@location is a named location. Named locations preserve $uri as it was before entering such location. They were introduced in 0.6.6 and can be reached only via error_page, post_action (since 0.6.26) and try_files (since 0.7.27, backported to 0.6.36).

HTTP Proxying

For which general use cases is Nginx more appropriate than Squid? (And vice versa...)

Nginx is generally deployed as a reverse proxy, not as a caching proxy (like Squid). The key advantage with Nginx is its nominal RAM and CPU usage under heavy load. Squid is best applied to cache dynamic content for applications that cannot do it themselves.

The proxy module offers configurations for caching upstream servers.

Can I disable the buffering for upload progress? // How can I display upload progress on the client side?

These are both very frequently asked questions. Currently the only solution is the third-party module Nginx Upload Progress. (This functionality is planned for a future release of Nginx.)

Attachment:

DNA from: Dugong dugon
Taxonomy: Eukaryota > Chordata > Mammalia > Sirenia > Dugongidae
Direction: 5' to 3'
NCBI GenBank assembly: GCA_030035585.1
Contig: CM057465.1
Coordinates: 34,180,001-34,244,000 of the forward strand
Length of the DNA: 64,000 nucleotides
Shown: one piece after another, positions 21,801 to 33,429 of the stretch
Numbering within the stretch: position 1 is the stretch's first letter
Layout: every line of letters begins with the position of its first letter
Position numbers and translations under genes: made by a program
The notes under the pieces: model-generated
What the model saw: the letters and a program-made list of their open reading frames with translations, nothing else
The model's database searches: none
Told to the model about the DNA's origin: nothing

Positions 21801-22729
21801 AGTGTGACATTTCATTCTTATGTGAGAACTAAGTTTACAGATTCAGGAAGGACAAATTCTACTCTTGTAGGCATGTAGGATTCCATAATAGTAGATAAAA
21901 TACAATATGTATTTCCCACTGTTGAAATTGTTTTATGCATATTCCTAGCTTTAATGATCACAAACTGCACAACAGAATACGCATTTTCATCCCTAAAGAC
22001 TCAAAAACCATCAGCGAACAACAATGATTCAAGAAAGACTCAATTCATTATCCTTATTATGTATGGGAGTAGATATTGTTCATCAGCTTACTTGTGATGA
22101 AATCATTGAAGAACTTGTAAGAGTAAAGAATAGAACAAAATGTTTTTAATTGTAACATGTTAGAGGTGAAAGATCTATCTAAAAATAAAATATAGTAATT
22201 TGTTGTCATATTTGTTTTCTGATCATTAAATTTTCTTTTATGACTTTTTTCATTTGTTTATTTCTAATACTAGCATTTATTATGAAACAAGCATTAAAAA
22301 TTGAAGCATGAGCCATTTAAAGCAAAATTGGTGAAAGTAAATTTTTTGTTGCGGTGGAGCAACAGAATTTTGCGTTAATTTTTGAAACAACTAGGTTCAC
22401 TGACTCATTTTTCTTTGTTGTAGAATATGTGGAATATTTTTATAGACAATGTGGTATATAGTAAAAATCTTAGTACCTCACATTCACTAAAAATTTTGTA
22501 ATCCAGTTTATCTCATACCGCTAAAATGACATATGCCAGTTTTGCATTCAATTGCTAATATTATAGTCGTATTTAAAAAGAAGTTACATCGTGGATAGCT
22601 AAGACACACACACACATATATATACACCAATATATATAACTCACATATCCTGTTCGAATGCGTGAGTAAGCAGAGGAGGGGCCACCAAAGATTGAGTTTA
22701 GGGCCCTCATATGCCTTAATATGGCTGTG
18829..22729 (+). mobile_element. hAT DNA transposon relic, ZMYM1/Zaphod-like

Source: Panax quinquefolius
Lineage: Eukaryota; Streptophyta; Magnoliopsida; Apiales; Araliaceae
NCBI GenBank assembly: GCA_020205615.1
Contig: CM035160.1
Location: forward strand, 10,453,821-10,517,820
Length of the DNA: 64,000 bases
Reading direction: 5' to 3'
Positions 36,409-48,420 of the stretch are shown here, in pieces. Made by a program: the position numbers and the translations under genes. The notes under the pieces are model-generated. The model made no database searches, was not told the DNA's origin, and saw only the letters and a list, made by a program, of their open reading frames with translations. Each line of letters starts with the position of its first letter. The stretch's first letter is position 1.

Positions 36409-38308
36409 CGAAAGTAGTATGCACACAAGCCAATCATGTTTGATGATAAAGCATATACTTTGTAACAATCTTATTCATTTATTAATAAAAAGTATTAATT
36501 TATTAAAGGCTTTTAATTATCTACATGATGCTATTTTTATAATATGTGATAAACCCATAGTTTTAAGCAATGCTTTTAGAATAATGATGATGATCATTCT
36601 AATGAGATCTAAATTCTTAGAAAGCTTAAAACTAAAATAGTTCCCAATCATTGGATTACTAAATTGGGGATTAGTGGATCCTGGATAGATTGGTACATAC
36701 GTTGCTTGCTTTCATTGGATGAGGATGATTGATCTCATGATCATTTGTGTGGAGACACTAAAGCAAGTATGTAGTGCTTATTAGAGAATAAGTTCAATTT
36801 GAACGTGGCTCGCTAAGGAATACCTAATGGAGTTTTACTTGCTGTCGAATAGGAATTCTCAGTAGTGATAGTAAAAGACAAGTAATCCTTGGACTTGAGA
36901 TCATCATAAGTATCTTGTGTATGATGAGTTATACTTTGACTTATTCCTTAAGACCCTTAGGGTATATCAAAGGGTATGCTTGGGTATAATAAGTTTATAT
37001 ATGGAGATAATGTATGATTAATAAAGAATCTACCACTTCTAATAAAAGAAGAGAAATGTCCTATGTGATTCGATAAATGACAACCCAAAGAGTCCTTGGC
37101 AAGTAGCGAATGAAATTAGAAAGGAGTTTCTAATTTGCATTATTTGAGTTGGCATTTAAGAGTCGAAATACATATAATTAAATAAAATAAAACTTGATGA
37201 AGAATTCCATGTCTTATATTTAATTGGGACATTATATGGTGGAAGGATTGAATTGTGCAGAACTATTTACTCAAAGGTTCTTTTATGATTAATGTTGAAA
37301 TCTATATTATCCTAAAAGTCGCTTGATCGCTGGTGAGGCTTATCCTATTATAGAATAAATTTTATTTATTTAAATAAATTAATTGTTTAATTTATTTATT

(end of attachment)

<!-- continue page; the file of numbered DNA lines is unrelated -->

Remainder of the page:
Mail Proxying

Could someone explain how to configure and test the IMAP module (with a complete .conf example)?

Start with the configuration from the IMAP Proxy Example. For detailed information about different configuration parameters, see the Mail Core Module page.

Related resources:

How can Nginx be deployed as an SMTP proxy, with a Postfix backend?

First, declare the mail part as follows:

mail {
        server_name mail.somedomain.com;

        auth_http localhost:8008/auth-smtppass.php;

        server {
                protocol smtp;
                timeout 5s;
                proxy on;
                xclient off;
                smtp_auth none;

The example is for unauthenticated e-mail as you can see, but if you need authentication just check out the MailCoreModule information on how to achieve it. Postfix by default doesn't support XCLIENT, so it got turned off in the example as well.